As well as getting their consent, you also must keep a record of when and how they opted in. With some mass email providers, you receive an email whenever somebody signs up to your email lists; this would be more than adequate, so long as you keep the email securely and it shows clearly what information they signed up for.
Note: One consent from an individual does not mean you can add people to multiple mailing lists, you will have to obtain individual consent for each list they are added to, and they must fully understand what they have agreed to when they opt-in.
You will also need to give your subject the opportunity to withdraw their consent at any time; this could be by using an ‘Unsubscribe’ button, or even just a ‘reply with unsubscribe’ option for example. If somebody does unsubscribe, they must be added to a ‘Do Not Contact’ list, or you could face a hefty fine for non-compliance.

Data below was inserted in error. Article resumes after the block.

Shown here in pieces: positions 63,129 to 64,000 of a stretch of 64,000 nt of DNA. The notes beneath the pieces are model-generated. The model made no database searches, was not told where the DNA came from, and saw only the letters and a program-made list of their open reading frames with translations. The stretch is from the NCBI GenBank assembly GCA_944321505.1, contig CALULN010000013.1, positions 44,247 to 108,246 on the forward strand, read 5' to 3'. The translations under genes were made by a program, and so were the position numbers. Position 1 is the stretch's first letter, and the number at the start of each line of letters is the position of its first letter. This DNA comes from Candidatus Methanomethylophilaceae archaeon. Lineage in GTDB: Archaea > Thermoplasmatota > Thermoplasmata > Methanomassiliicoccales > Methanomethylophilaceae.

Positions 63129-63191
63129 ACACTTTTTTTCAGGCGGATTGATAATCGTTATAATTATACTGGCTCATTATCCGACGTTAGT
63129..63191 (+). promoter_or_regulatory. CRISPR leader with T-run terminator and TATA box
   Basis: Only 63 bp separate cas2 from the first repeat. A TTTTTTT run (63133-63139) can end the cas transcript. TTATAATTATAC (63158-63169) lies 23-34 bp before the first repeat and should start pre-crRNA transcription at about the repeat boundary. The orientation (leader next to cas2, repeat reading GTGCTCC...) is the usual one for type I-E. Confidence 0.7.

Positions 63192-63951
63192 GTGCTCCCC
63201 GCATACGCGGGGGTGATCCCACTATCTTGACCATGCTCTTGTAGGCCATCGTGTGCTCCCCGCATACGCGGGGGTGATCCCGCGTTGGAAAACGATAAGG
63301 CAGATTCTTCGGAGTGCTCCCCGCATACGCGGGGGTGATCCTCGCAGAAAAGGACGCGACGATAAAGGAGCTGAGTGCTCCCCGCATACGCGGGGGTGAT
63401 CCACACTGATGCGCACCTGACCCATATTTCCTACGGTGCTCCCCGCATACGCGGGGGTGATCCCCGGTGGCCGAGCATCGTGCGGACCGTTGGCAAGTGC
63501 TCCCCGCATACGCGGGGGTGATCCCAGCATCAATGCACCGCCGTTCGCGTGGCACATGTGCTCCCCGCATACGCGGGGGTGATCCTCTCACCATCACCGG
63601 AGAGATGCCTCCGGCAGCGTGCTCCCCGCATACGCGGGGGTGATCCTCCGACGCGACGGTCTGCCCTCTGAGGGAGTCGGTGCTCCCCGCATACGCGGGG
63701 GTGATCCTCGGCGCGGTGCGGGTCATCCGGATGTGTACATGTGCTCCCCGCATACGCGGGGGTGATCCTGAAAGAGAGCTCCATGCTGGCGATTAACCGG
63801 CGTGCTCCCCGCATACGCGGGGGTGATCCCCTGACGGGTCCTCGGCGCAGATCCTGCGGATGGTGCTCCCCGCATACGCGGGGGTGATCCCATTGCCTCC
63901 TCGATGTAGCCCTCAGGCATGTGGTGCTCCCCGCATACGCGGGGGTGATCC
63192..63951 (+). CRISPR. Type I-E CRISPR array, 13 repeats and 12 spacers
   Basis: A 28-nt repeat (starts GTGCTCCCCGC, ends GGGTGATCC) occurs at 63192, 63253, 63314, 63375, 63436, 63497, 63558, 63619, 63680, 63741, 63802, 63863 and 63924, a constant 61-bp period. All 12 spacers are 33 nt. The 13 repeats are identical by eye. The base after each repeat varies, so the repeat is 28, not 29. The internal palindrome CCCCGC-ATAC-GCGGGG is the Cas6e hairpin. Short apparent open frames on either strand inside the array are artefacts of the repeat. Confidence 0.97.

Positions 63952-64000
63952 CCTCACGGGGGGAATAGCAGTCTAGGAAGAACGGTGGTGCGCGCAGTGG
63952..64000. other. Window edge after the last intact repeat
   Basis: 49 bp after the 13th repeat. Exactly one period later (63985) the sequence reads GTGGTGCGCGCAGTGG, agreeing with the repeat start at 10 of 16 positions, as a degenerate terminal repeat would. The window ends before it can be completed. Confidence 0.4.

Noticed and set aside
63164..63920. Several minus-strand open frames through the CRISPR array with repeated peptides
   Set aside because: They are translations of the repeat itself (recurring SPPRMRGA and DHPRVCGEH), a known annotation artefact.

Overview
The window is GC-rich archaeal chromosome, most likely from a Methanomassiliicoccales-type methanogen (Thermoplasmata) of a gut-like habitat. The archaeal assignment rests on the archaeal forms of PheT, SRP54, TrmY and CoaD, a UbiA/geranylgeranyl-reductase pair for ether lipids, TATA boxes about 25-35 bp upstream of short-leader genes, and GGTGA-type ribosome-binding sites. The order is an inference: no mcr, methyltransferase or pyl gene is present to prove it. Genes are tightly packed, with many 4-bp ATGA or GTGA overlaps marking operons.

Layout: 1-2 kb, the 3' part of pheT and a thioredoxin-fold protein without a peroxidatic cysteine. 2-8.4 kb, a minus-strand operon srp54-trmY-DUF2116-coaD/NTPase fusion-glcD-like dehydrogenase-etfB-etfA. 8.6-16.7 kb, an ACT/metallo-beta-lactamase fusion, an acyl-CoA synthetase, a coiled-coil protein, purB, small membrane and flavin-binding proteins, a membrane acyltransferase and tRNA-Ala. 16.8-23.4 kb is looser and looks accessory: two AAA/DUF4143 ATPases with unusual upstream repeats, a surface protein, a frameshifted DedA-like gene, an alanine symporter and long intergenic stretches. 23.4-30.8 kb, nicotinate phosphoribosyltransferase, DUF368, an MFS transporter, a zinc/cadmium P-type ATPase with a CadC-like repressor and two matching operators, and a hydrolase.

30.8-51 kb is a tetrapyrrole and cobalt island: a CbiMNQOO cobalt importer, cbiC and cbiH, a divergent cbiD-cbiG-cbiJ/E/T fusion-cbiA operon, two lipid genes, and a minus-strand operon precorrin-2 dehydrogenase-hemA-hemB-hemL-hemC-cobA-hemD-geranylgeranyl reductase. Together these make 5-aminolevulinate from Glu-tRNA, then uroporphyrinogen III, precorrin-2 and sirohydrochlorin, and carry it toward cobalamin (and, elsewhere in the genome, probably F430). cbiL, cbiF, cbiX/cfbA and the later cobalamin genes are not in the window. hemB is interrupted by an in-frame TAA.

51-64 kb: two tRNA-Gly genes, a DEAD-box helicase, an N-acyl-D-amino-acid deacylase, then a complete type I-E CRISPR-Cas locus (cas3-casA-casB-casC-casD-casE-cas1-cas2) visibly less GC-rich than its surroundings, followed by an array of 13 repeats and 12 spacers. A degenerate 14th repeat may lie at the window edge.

Note: With sales phone calls, check that the person you are calling hasn’t registered with the Telephone Preference Service (TPS). If you make a sales call to somebody who is registered with the TPS, you may receive a fine. You can check to see if a number is on the TPS list by looking here: http://www.tpsonline.org.uk
Subject access rights are still a cornerstone of the GDPR. However, individuals also have new rights under the GDPR, these new rights include:
1. The right to erasure / to be forgotten: All data held on the individual being permanently deleted. Please note this right would not apply if you still need to process the information for your usual legal duties and functions.